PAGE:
3R39. Interfacial Instability. - LE Johns and R Narayanan (Dept of Chem Eng, Univ of Florida, Gainesville FL 32611). Springer-Verlag, New York. 2002. 346 pp. ISBN 0-387-95480-5. $79.95
Reviewed by P Griffith (Dept of Mech Eng, Rm 7-044, MIT, Cambridge MA 02139).
This is a unique reference book that addresses the problem of stability in the presence of surface forces. The effects of geometry and a variety of other forces, including those of viscosity, gravity, and rotation, are considered. The examples they have chosen are quite diverse. In addition to reviewing the classic problems, such as the stability of jets and the stability of a dense liquid over a less dense one, they have looked at the problem of the stability of interface shapes during solidification, precipitation, and electroplating. The approach taken is to describe the problem in physical terms first and then formulate it in mathematical terms before working out the results. The bulk of the book is concerned with the mathematical methods appropriate for these problems.
A number of pictures and line drawings are included that help to clarify what is being done. Though experiments are described and their results given, the focus of this work is on the formulation of the stability criterion and on the mathematics of working it out. It is not a handbook and does not pretend to be one. The physical significance of their results is discussed in every case, however.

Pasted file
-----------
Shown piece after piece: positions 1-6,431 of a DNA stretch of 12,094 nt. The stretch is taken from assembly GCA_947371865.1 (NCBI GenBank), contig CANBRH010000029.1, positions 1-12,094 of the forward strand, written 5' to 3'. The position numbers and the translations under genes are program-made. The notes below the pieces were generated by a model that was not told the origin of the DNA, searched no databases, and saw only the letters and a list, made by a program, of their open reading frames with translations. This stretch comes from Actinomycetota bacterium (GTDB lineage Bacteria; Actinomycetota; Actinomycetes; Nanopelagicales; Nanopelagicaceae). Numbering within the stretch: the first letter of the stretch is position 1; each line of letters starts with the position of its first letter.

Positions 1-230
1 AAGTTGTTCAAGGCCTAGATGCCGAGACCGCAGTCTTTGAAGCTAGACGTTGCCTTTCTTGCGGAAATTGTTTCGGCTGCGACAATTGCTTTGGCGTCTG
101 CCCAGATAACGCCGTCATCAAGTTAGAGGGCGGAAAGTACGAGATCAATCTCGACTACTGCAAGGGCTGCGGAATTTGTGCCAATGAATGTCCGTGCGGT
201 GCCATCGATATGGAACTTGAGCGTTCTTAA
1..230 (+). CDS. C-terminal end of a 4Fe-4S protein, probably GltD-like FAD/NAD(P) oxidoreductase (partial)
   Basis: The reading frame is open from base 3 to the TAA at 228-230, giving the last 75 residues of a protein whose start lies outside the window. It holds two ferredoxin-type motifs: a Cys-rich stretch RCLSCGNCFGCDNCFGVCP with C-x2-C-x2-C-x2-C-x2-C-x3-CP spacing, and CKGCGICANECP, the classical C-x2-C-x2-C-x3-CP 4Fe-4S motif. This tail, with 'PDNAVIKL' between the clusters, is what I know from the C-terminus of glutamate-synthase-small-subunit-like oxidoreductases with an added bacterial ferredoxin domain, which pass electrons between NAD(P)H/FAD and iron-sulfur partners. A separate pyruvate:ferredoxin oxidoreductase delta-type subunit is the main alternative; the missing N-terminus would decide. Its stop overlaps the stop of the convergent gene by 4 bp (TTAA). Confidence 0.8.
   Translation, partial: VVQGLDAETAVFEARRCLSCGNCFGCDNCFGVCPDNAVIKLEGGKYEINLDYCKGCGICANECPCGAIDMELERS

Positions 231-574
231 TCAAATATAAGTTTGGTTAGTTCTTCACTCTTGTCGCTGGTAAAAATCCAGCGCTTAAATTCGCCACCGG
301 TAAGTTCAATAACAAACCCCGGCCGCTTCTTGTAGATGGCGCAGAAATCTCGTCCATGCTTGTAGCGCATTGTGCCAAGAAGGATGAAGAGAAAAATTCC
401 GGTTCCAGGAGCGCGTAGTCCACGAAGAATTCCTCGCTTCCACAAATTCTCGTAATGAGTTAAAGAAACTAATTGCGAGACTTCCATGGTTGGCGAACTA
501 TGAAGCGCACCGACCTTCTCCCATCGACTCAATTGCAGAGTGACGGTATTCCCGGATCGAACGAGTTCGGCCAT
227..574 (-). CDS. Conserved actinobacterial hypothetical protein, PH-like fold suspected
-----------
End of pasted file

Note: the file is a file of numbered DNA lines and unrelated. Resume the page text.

The book starts with a review of Rayleigh’s classical work on the stability of liquid jets and continues by looking at the stability of liquid bridges in a variety of geometries. The effect of spinning on the stability of a liquid annulus is also considered. This leads into the stability of a dense liquid over a less dense one in a gravity field. They then turn their attention to a number of quite different problems, such as the stability of the shape of a surface on which precipitation is occurring, the stability of the shape of a casting as it cools, and the stability of the shape of an electrode when electrodeposition is occurring.
Given the wide variety of problems addressed, researchers and workers in a variety of fields should be interested in Interfacial Instability. At this very moment, there are certainly engineers and physical chemists working to improve processes that suffer from these instabilities. These processes are found where fibers are formed, salts are precipitated out of solution, batteries are recharged, and castings are made. These instabilities are often unrecognized and can frustrate their best efforts. Engineers and chemists working on products involving these processes need to know about this book, while researchers in schools and laboratories will be able to use it to identify worthwhile and challenging problems on which to work.